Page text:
Pension Crisis

On Tuesday, various state officials gathered just a few blocks from the Democratic National Convention to discuss the pension problems being faced by states across the country. Among the panelists was New Jersey Senate President Stephen Sweeney (D-Gloucester). Read about some of the interesting solutions proposed at: http://www.njspotlight.com/stories/16/07/26/how-can-new-jersey-other-states-rescue-underfunded-pension-systems/

 

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While Chapter 78 increased the average healthcare contributions required of public employees based upon a sliding percentage of the cost of coverage, if Assemblyman Declan O’Scanlon’s proposal is implemented, public workers can expect to pay higher out-of-pocket costs toward coverage provided under a lower-level plan. In exchange, the Assemblyman’s plan provides for a constitutional

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Chapter 78, P.L., 2011 (hereinafter referred to as “Chapter 78”) went into effect on June 28, 2011, and has increased the average healthcare contributions required of public employees substantially. However, not all employees and retirees are equally effected. This article will briefly outline the effect Chapter 78 will have on newly and prospective retirees.

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As reported on NJ.Com, yesterday, Mary Jacobson, a State Superior Court Judge blocked an attempt by the Trustees of New Jersey’s largest pension funds to revise their suit seeking billions of dollars from the State to fund the pension system in light of a recent state Supreme Court decision.  The state’s highest court in June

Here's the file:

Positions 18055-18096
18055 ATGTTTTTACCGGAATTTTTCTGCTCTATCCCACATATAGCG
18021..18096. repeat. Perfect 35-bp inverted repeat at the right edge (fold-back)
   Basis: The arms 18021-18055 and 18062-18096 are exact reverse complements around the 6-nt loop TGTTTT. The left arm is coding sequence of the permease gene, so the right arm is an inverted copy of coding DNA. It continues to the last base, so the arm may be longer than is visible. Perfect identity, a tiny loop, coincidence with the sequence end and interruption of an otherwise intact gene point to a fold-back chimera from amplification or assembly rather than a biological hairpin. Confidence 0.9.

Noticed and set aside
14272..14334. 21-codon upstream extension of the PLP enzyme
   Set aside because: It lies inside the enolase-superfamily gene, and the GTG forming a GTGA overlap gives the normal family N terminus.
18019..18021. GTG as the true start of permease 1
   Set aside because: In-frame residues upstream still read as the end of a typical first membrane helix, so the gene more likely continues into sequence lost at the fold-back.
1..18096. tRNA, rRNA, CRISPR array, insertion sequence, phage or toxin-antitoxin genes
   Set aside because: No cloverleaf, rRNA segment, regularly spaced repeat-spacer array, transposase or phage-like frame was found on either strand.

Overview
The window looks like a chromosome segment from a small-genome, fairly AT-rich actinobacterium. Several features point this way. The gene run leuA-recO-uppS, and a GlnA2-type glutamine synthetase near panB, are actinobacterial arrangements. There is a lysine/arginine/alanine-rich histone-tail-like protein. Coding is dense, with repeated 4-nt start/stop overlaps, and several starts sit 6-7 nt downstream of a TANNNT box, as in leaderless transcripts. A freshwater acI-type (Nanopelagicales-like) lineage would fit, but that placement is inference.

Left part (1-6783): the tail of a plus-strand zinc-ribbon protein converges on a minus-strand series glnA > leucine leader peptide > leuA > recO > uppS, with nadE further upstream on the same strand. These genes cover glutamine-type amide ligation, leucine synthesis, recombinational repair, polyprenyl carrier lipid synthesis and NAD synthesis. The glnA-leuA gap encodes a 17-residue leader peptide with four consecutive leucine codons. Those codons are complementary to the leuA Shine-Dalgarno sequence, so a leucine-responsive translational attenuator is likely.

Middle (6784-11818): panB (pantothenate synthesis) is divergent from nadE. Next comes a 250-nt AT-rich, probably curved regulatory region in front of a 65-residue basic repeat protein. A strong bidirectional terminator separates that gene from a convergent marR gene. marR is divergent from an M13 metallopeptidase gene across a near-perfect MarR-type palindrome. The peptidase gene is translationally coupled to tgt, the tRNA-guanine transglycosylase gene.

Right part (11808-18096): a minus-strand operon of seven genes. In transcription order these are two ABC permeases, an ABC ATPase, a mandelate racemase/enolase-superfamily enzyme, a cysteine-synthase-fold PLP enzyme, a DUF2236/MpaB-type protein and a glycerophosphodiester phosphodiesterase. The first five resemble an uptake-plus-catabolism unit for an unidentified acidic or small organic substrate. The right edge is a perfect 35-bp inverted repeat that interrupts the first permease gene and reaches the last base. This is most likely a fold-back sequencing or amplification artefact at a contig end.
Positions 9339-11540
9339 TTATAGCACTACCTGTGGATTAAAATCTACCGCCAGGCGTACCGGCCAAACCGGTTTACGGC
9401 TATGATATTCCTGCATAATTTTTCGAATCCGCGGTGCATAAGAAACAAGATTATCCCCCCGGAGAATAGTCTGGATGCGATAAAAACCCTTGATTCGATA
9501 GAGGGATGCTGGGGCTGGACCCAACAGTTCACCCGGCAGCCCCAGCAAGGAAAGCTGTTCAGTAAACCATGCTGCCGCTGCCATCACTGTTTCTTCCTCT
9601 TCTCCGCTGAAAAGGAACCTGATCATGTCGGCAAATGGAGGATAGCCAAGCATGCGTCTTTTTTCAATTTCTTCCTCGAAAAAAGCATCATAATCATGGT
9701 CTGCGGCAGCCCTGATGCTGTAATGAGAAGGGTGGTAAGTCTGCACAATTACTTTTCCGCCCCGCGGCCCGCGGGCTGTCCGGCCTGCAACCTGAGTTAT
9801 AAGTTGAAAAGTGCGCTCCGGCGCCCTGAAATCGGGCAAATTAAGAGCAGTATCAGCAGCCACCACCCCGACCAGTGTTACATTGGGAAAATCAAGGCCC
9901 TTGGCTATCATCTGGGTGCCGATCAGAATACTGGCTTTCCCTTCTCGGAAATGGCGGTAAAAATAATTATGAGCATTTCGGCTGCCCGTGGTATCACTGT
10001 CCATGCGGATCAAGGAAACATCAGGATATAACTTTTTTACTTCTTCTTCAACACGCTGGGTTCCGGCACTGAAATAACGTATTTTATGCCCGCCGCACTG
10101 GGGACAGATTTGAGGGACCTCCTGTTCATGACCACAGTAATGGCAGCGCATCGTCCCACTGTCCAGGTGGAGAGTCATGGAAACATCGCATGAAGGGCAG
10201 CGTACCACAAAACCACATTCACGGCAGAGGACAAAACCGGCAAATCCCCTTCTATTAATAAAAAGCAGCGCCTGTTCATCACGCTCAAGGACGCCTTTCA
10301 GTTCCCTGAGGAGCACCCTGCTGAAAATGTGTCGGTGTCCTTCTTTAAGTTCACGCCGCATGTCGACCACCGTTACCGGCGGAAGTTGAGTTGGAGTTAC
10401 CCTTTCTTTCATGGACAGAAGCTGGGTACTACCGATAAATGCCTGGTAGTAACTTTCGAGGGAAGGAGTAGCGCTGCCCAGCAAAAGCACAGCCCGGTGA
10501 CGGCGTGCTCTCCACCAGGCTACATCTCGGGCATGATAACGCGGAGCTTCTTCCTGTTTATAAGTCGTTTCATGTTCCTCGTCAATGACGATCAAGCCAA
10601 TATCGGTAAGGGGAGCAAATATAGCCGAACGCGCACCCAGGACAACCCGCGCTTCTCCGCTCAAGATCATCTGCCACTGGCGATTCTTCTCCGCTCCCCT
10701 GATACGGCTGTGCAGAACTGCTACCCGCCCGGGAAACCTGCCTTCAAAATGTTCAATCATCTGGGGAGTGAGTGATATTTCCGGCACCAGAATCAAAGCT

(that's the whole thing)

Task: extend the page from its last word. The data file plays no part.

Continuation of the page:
As reported by Samantha Marcus of NJ.Com, The Trustees of one of New Jersey’s largest government employee pension funds say they have been told by Gov. Chris Christie’s administration that they have no authority to request an audit of their fund’s investments, valued at about $80 billion.

Tom Bruno, chairman of the board of

In accordance with an article published on NJ.Com this past week, New Jersey’s low-end credit rating could fall again if the state Supreme Court rules that retired public workers are entitled to yearly increases (COLA) in their pensions, according to Moody’s Investors Service.

A lawsuit challenging one of Governor Christie’s pension-reform laws is pending at

As reported by NJ.com, State Senate President Stephen Sweeney said the answer to New Jersey’s rising public employee pension debt lies in creating a trillion dollar federal loan program that will help states avoid insolvency, spare millions of government workers from economic devastation and take the pressure off state budgets.  The government aid program,

As reported by NJ.com, nearly a year after Governor Chris Christie responded to a sudden budget crisis by slashing payments into the State pension system, New Jersey’s public labor unions will fight for their right to that money before the New Jersey Supreme Court on Wednesday.  A victory for the unions could send billions